- Formal meeting with Meta executives: We request a formal meeting with senior Meta executives, including CEO Mark Zuckerberg, as soon as possible and no later than the end of the year, to discuss Meta’s censorship of Palestinian voices, its discriminatory content moderation policies and actions, and the disparity in its crisis response compared with other instances of armed conflict and military occupation.
- Newsworthiness allowance: Following multiple wrongful takedowns by Meta of newsworthy content—such as the takedown of posts on the bombing of Al Ahli Hospital for violating community guidelines on nudity and sexual activity and news coverage of Hamas’ release of Israeli hostages–we reiterate that Meta’s newsworthiness allowance should apply to content related to the conduct of hostilities by the conflict parties, and that heightened scrutiny be applied when moderating content under DOI and violent/graphic content policies to avoid excessive restrictions of protected speech. We also demand full transparency regarding the criteria and conditions governing Meta’s application of its newsworthiness allowance under which content that breaches Meta’s community standards is allowed if the former’s public interest outweighs the risk of harm. In January 2023, the Oversight Board asked Meta to explain the criteria for scaled newsworthiness allowances. In August 2023, Meta released an inadequate explanation for the application of the newsworthiness allowance and did not address how it would apply in the event of a crisis such as the one ongoing in Palestine since October 7. Content relating to the current situation in Gaza and the West Bank otherwise meets a number of criteria Meta says it uses for applying the allowance.
- Overmoderation of Arabic-language and content from users in the MENA region: Meta must immediately address the over-enforcement of its content moderation policies and eliminate bias in relation to Arabic-language content and other content from users in the MENA region, especially as the plight of Palestinians in Gaza is obscured amid rising communication blackouts and censorship, Islamophobia, and anti-Palestinian sentiment. We call on Meta to provide a full outline of the content enforcement policy and strategies that pertain to Palestine, as well as an agreement to work with civil society to ascertain justified parameters for these enforcement measures.
- Government request transparency: We again demand full transparency on both legal and voluntary requests made to Meta by the Israeli government, its Cyber Unit, and other governmental actors, including the EU institutions, EU Member States, and referral units. The data should include, at minimum, the number of requests received, type of content enforcement, and the platform’s compliance with such requests. Users should also be notified if their content was removed in response to a government request and should be able to appeal such a decision. In a recent case, the Oversight Board called on Meta to include government requests for content removal under the company’s Terms of Service within its transparency reporting. The Santa Clara Principles provide a set of standards on transparency and an implementation toolkit for companies.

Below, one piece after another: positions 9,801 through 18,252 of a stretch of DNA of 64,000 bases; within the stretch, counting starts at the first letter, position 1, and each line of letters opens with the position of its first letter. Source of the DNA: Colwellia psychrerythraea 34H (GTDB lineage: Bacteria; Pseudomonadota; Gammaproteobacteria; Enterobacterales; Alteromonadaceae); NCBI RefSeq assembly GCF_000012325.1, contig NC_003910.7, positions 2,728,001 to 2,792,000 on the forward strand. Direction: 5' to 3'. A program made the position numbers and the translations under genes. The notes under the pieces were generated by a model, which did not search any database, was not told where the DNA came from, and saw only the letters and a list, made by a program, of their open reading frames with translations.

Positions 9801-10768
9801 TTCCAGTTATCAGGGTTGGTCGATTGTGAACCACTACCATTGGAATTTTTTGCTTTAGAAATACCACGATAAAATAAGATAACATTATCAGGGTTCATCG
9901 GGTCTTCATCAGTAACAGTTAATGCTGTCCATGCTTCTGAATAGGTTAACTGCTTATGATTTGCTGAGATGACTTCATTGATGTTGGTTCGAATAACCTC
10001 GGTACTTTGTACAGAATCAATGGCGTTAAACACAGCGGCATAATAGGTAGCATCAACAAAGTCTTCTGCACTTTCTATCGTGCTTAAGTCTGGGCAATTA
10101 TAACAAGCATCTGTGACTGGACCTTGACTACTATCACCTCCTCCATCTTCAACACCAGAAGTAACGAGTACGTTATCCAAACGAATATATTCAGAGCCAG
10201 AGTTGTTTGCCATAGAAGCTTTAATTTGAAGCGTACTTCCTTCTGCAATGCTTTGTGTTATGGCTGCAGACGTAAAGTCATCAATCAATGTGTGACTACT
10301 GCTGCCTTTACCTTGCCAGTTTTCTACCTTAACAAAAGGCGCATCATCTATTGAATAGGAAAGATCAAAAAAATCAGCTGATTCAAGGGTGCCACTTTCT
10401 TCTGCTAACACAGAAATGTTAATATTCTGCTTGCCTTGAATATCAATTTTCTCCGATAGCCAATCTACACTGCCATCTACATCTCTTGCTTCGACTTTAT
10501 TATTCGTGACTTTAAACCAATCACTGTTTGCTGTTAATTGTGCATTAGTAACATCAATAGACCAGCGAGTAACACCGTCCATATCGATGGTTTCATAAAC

- Preservation of content with evidentiary value: In the face of removal requests and automated content removal, we demand that Meta preserve content containing evidence of human rights violations on its platforms. In such a conflict the role of private companies like Meta in preserving vital human rights documentation, including documentation of crimes that may amount to war crimes, is vital for future accountability efforts.
- Retention of critical human rights content: In the face of removal requests and automated content removal, we urge Meta to publicly clarify their retention policy in situations of crises and armed conflict. We are seeking clarity about the policy that is being finalized by Meta; in particular which actors (beyond law enforcement) can send a request for data retention, the type of data that is retained, how they are handling situations in which content has been algorithmically removed before it has been seen by anyone, and specificity around the criteria for retention. We also demand Meta considers creating an expert program to consult local and international civil society and communities that can help identify the accounts that are most relevant for the purposes of international justice and accountability.
- Access to critical human rights content: We urge Meta to consider research in situations of human rights crises and conflict as a matter of public interest. We ask Meta to provide access to the Content Library and API to civil society and academic researchers working in this domain, and to consider these stakeholders for future updates of this and similar products.This consultation should be specifically mindful of potential government misuse and overreach, as well as the security implications that access to this type of data may have on communities affected by violence or on those recording the footage.